Zinc oxide nanoparticles are added to many different types of food packaging. A new study finds that these minute particles might disrupt the way that our intestines absorb nutrients.
Open tin of tuna
Many tinned foods contain zinc nanoparticles.

Nanoparticles are between 1 and 100 nanometers in diameter.

To put that into perspective, a human hair is around 75,000 nanometers across, and a red blood cell is roughly 7,000 nanometers across.

So, nanoparticles are very small indeed. And, worryingly, they are everywhere.

Nanoparticles have a relatively large surface area, which makes them more chemically reactive. This increased reactivity gives them unique properties that are utilized by the manufacturers of a vast range of products, including paints, cosmetics, windows, sunscreens, fabrics, and cars.

As nanoparticles are used ever more liberally, some scientists are becoming increasingly concerned about their potential impact on human health.

Because they are so common and so small, it is very easy for nanoparticles to enter our bodies. And, even more worryingly, they are small enough to pass through cell membranes, potentially disrupting their activity. However, little is known about how they might interfere with biological processes.

Looking to investigate these interactions, researchers from Binghamton University in New York looked at zinc oxide (ZnO) nanoparticles in food packaging in particular.

Why is zinc in food packaging?

ZnO nanoparticles are included in the packaging of certain food items, such as corn, chicken, tuna, and asparagus, because they have antimicrobial properties. Also, when sulfur-producing foods come into contact with a tin can, it produces a black discoloration; ZnO prevents this reaction, keeping the food fresh-looking.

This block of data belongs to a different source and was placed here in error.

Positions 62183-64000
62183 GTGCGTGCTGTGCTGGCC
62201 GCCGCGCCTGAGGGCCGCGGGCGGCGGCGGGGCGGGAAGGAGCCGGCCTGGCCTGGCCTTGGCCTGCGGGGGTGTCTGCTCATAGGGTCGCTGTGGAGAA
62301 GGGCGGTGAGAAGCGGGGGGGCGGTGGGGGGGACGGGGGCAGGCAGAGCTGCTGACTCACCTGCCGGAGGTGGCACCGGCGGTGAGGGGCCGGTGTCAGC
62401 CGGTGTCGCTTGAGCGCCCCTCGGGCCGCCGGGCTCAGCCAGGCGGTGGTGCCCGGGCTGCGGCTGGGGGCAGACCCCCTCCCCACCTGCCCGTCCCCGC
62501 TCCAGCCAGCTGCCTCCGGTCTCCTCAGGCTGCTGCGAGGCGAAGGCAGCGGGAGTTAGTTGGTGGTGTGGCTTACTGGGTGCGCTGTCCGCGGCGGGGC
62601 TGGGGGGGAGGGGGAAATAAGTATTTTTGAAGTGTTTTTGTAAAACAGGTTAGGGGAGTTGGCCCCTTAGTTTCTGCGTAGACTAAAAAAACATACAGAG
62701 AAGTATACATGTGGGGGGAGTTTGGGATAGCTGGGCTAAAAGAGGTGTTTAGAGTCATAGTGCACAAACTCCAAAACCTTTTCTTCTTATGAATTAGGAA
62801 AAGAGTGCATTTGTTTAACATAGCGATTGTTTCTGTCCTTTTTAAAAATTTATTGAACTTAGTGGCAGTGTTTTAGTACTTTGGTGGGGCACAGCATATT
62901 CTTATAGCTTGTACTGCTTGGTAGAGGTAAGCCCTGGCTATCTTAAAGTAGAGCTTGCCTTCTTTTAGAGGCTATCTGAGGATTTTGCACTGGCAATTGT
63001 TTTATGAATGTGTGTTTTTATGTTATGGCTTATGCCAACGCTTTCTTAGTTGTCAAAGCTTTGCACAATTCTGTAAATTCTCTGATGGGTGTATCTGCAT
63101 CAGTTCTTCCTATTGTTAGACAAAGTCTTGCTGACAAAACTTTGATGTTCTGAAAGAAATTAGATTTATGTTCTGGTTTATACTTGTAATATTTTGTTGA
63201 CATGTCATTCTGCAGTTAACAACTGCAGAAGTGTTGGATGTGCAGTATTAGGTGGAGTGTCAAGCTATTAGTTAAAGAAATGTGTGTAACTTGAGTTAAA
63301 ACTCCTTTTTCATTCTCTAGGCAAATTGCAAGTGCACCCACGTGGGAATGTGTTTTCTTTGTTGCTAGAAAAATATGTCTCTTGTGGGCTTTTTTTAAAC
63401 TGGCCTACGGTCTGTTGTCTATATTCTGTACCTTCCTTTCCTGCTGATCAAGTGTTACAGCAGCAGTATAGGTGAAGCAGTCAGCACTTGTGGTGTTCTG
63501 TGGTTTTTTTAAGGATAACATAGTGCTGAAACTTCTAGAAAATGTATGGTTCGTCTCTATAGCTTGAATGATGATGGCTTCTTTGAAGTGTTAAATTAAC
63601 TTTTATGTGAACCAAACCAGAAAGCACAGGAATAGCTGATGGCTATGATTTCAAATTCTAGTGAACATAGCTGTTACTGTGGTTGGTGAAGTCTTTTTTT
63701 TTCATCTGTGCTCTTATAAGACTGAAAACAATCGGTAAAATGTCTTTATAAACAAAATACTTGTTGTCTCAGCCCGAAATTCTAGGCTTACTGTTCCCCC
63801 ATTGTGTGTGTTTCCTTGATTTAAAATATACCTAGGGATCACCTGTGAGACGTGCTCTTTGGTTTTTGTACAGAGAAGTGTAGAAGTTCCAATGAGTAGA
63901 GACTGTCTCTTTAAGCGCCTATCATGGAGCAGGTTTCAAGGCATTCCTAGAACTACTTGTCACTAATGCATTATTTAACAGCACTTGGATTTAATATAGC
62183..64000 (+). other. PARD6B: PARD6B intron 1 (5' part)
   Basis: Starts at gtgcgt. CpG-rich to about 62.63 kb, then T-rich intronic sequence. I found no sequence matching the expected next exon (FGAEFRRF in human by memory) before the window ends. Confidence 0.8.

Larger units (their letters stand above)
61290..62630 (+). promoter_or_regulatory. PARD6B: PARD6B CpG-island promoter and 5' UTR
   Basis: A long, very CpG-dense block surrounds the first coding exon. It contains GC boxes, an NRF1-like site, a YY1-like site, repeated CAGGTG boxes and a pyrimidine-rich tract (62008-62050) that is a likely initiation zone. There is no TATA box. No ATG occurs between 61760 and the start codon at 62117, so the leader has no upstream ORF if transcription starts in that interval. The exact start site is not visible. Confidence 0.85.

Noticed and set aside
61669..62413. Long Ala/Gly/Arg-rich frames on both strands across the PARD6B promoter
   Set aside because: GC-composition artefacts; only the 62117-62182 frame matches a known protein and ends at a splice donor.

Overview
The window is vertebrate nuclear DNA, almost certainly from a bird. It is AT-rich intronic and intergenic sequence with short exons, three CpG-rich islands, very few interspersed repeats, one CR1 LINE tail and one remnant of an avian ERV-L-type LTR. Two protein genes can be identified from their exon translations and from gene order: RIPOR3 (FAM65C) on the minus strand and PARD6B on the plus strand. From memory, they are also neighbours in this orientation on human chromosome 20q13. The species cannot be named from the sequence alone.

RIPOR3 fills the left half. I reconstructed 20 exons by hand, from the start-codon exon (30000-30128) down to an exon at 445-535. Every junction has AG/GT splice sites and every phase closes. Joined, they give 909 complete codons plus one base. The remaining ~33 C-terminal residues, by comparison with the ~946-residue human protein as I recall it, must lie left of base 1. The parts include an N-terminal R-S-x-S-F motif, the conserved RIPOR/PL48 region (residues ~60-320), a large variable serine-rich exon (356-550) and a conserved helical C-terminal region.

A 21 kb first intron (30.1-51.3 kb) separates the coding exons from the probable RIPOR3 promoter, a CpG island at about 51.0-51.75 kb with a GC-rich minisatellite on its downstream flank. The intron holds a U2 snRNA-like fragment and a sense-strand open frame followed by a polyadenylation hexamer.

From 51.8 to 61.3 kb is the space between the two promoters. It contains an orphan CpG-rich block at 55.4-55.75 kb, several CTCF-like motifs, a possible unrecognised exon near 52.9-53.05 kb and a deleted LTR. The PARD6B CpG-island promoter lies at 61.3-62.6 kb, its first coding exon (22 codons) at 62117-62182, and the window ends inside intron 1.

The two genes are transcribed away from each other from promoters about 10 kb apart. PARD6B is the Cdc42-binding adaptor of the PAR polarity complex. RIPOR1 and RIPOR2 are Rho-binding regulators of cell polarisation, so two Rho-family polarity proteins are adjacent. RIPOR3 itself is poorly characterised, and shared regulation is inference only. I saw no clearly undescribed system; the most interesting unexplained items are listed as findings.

The researchers — led by Gretchen Mahler, an associate professor of bioengineering — wanted to understand whether the levels present in the food could cause disruptions to the digestive system.

Firstly, using mass spectrometry, they assessed how much ZnO could realistically be transferred from the packaging into the food.

The food was found to contain “100 times the daily dietary allowance of zinc.”

Previous studies have investigated the effect of nanoparticles on intestinal cells, but they tended to use higher levels to look for more obvious damage, such as cell death. Mahler and her team were using a different approach.

She explains, “We are looking at cell function, which is a much more subtle effect, and looking at nanoparticle doses that are closer to what you might really be exposed to.”

Using a model of intestinal cells, the team assessed what kind of influence the ZnO nanoparticles might have on our intestines. Their results are published in the journal Food and Function.

Mahler explains what they uncovered:

“We found that [ZnO] nanoparticles at doses that are relevant to what you might normally eat in a meal or a day can change the way that your intestine absorbs nutrients.”

Zinc nanoparticles and microvilli

The particles were observed settling on structures that represent the intestine’s microvilli. These are tiny, finger-like projections that increase the surface area of the intestine that is available for nutrient absorption.

By attaching to the microvilli, the nanoparticles potentially reduced the ability of the lining to take on nutrients. “This loss of surface area,” explains Mahler, “tends to result in a decrease in nutrient absorption.”

“Some of the nanoparticles also cause pro-inflammatory signaling at high doses, and this can increase the permeability of the intestinal model,” she adds.

An increase in intestinal permeability is not a good thing — it means that compounds that are not supposed to pass through into the bloodstream might be able to.”

Gretchen Mahler

Although this certainly seems worrying, the authors are quick to note that this study was conducted in the laboratory, rather than in an animal. Thus, at this stage, the findings cannot be extrapolated. To fully understand the long-term health implications, much more research will be needed. However, she concludes:

“What I can say is that our model shows that the nanoparticles do have effects on our in vitro model, and that understanding how they affect gut function is an important area of study for consumer safety.”

Already, the team is investigating the effects of nanoparticles on other animals. A paper published last month in the journal Nanotoxicology looked at how titanium dioxide nanoparticles — which are found in many cosmetics — affect the gut of a fruit fly. Again, they found changes in microvilli, which affected glucose absorption.

In another ongoing study in chickens, Mahler says that preliminary findings are “similar to the cell culture study” discussed in this article. They have also found that “gut microbial populations are affected,” which opens a whole new line of inquiry.

The team now plans to continue in this vein and will be concentrating its efforts on the potential interaction between nanoparticles and gut bacteria.